New Yorkers Have Always Had An Attitude

New Yorkers have always had attitude AND style. Here are some of the first photos in the history of photography to be taken to prove it.


But why do New Yorkers have an attitude? Anyone that is not from NYC always say New Yorkers are mean, negative, unhappy and angry. I don't fully disagree because we indeed can be. There is something about this city that seeps through us all. Most people are thinking about me, me, me and some others are thinking too much about him, her, she. Both are not good and both are not bad. I think we live our lives in twos, frequently divided, concerned but also not really, aware but in our heads, empowering yet victims. The NYC subway is probably the most beautiful and telling portrait of New York City. Another thing, NYC smells, like, a lot. The first time I noticed was when I came back to NYC from living abroad. It's a mix between urine, pizza, Nutz 4 Nutz, halal food and dead rats. In NYC everyone breaks the rules. No loud music, food or nudity on the train? Yeah right. It happens everyday. Have you tried giving a homeless person your leftovers because they are asking for money? Well the reality is they are asking for money, not for food; suddenly your deed is no deed. An apartment is hard to find, everyone lives in Brooklyn, folks get robbed for their belongings everyday, the weather is neither here nor there.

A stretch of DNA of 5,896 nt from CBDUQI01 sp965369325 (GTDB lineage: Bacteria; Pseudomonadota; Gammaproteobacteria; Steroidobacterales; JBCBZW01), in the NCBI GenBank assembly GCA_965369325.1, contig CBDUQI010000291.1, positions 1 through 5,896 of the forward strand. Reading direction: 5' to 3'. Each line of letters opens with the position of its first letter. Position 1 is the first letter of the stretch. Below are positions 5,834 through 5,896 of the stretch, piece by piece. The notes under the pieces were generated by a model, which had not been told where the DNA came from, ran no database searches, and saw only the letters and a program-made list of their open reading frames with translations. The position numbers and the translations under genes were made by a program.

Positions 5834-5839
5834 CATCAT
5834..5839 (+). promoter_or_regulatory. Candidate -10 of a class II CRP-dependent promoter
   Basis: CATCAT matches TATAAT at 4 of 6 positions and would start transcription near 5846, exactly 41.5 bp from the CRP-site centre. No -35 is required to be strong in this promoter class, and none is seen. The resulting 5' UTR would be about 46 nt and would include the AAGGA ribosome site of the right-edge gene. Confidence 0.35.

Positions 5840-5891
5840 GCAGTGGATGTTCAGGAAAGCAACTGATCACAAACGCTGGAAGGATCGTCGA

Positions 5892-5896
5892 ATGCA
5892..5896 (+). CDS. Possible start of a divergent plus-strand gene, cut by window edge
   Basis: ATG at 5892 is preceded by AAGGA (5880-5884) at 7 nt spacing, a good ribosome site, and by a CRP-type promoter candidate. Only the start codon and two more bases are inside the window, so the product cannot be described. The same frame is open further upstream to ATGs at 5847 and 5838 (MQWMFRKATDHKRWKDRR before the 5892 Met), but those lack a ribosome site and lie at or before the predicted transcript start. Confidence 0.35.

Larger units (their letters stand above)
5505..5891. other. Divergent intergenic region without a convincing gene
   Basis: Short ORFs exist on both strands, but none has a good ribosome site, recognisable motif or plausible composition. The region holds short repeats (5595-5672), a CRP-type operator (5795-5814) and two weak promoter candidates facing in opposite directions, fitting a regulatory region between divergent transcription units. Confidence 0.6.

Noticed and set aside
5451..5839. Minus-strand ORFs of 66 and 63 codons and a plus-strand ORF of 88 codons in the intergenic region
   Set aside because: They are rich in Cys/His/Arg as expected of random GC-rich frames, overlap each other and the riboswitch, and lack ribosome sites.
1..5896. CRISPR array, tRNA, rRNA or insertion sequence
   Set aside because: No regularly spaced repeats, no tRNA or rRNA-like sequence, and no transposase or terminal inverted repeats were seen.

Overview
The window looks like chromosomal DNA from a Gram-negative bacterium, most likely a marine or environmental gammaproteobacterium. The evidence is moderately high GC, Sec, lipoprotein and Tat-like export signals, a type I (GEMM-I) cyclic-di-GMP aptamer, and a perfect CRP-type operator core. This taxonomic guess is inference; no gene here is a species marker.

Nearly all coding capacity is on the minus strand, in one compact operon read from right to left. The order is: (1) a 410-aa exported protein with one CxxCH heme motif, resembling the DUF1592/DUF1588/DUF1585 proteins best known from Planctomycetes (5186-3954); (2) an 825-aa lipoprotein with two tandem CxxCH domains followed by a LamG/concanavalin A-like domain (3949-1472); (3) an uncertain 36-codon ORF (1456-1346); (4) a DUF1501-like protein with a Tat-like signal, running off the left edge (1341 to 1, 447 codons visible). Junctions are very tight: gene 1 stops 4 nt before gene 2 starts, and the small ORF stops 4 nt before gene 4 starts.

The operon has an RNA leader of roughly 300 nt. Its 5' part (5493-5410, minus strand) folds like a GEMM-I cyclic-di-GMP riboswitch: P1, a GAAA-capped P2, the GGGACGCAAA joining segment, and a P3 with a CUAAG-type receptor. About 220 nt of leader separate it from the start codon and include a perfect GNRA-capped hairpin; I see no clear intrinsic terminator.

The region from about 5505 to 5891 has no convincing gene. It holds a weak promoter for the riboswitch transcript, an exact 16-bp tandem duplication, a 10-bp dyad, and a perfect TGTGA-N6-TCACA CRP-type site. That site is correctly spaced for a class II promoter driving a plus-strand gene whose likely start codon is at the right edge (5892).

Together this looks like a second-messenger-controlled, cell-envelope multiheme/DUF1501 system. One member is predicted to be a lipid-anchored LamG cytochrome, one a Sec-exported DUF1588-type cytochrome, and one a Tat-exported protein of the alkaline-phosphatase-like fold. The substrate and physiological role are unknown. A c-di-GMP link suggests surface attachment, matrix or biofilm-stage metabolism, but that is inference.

These photos were all taken in New York City in the 1840’s of folks born in the 17th century. These images were created through the first successful photographic process: daguerreotype. The process, named after Louis Jacques Mandé Daguerre, are created with the subject sitting very still for a very long time. The images are “printed” on silvered copper plate. 

Scroll through to see these "mean" New Yorkers, who by the way are the OLDEST generation of men and women EVER photographed

According to the Daily Mail, Matthew Brady might have taken these photos. He came from Irish immigrants and left the countryside for NYC in 1840. He then learned 'daguerreotype' photography and opened a successful portrait studio in Washington. He ended up photographing U.S. President Abraham Lincoln in 1862 and U.S First Lady Dolley Madison in 1848.